Homework:  Your first assignment will involve an imitation piece  or series (500 word minimum) of the Modernists. The work can be in a variety of forms (essay, poetry, formal, etc.) as long as it meets the word count.   One way to tackle this might be to write a poem by the light of one of these pieces and then to write a short letter or essay piece that describes your process: how you worked from the imitation and how you worked away from or against it.   It will be due a week from today (09/20)
Read Wallace Stevens, bio. and all poems.  He might be very helpful for your imitations so read him early.
Week of 09/18
T 09/18 Wallace Stevens.

Week of 09/18
T 09/18 Wallace Stevens.
H 09/20 Discussion and turn in of your Modernist pieces.

Homework:  Read the following sections in this link for The Fountainhead: Plot overview, context and themes and motifs.  http://www.sparknotes.com/lit/fountainhead/context.html
As well as the essay Self-Reliance by Ralph Waldo Emerson.  These readings will relate to two of our visitors: Todd Slaughter’s American Primitives show on Sept. 27 and author, Benjamin Anastas’ reading on Friday, Oct. 19th. Please plan to attend both.

Week of 09/25
T 09/25  Discussion: Emerson’s Self-Reliance

Todd Slaughter: American Primitives       Sept. 27–Nov. 8, 2012  Opening Reception: Sept. 27, 6–9 p.m.    Canzani Center Gallery    Free & Open to the Public

Over the last 12 years Todd Slaughter’s artwork has addressed the perception that safety is synonymous with isolation and privilege in the gated communities of suburbia and urban high-rises. This specific aspect of American identity is but one point on a trajectory that, in the end, lands in the darkest of places. Through a series of sculptural tableaux, American Primitives points out parallels between the American individualism defined by Thoreau and Emerson and its evil twin, isolationist groups who feel that they, too, are manifesting core American values.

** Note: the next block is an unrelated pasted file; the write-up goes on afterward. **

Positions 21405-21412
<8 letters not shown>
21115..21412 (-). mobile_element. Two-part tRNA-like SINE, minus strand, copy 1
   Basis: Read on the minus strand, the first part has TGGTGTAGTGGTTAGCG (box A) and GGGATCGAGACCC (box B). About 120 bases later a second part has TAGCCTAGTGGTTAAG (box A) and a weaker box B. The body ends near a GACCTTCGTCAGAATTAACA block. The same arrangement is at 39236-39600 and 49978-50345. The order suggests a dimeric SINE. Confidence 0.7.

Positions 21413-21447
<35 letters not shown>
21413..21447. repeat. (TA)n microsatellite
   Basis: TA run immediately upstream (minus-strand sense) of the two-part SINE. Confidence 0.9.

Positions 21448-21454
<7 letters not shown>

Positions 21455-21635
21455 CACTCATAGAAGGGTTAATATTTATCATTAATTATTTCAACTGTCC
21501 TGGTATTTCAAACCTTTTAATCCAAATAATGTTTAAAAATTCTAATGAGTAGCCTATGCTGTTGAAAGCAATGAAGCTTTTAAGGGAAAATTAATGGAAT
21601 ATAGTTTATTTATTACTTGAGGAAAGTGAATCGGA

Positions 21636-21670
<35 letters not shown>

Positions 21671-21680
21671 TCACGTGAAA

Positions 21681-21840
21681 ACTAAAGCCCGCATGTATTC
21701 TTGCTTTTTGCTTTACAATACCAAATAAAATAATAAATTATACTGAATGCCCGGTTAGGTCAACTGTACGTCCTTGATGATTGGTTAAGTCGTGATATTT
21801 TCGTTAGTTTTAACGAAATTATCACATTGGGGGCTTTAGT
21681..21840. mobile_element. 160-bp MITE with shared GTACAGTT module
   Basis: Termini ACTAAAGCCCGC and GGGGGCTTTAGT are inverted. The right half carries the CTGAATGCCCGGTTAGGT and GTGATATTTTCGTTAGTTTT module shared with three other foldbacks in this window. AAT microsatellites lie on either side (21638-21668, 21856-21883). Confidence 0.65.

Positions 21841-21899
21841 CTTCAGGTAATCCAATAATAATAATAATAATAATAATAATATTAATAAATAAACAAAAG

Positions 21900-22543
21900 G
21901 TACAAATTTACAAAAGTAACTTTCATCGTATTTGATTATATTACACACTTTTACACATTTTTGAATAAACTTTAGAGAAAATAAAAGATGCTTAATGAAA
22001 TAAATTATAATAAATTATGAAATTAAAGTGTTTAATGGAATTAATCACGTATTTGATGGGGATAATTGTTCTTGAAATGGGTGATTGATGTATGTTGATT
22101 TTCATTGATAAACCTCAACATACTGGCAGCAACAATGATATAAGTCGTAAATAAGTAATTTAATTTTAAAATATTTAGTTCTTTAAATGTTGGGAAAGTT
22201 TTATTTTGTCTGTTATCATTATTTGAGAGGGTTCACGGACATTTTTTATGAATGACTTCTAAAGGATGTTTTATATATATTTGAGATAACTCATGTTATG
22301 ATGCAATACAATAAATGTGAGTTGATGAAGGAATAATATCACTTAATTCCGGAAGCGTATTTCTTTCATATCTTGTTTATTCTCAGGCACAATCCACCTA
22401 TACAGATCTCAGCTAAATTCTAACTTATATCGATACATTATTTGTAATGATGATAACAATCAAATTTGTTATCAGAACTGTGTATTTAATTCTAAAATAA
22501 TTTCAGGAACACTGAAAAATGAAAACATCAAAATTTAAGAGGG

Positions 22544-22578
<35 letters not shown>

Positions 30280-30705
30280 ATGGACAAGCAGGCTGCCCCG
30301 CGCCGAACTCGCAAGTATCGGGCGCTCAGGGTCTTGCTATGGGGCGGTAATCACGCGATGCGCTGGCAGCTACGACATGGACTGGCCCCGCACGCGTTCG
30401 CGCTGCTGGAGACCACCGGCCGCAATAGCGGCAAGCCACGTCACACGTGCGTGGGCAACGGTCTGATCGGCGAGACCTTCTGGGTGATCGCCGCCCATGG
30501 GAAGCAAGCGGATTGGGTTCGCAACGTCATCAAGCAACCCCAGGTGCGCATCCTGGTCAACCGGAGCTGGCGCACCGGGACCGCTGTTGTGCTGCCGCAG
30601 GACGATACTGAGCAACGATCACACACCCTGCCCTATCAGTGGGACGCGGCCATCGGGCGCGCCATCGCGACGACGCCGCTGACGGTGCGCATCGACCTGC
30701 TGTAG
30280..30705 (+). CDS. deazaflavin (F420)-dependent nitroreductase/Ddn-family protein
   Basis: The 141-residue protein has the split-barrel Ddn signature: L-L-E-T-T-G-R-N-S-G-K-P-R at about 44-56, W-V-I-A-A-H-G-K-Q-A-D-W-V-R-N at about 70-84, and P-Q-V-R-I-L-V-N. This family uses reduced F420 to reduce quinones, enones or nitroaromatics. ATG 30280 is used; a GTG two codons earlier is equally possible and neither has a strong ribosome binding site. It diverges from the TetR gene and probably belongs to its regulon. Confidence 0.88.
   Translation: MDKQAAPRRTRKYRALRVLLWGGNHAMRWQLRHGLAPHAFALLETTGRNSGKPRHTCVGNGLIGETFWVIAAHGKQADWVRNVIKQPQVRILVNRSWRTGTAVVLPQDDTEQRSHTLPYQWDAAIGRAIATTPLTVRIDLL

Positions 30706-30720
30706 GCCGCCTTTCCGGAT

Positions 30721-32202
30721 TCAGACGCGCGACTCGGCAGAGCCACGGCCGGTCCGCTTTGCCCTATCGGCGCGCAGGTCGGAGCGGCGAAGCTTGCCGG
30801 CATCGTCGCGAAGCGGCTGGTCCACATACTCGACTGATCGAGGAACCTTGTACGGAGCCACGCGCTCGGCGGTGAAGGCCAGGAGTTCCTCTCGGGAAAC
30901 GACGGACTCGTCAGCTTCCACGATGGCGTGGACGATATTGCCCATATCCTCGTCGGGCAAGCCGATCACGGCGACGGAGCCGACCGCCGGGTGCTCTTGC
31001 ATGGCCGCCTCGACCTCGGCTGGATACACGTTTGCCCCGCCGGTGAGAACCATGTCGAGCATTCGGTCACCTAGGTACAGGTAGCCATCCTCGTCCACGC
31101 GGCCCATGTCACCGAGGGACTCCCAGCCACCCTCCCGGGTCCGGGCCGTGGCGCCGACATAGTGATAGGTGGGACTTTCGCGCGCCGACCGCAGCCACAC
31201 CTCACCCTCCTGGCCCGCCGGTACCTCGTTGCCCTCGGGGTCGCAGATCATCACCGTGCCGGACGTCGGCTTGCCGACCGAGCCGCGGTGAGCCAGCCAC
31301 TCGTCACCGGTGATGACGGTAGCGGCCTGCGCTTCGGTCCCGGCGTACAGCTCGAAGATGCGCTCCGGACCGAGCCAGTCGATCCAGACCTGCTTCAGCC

Slaughter is a former CCAD faculty member who is currently a professor at Ohio State University. His work has been given a major retrospective at the Chicago Cultural Center, as well as exhibitions in numerous galleries and museums. Permanent public works can be found in the Midway Airport, Chicago, and Tarifa/Algeciras, Spain.
 H 09/27   
Homework:  (Due 10/16) Using the writings of Emerson. Write a letter to the editor of an imaginary newspaper as an invented character responding to the work directly or the way the notions behind it or Rand (or I can even allow for Thoreau, if you’d like) are working for or against “you” (as your character). We’ll flesh out this idea more in class, but plan on a 500 word minimum where your “character” tells a bit about him/herself and how the ideas in one of those works or in other more recent writings have impacted him/her.  If you’re using another speech or text, make sure you provide the original or a source for it. Then, you will be inventing a second character, one with a very different or contrasting, even opposing viewpoint, to respond to your original character. (250 words or more) Have fun with this. Name your newspaper, your town, really try to imagine these lives. For inspiration, consider Lynch’s  Interview Project:  http://interviewproject.davidlynch.com/www/#/route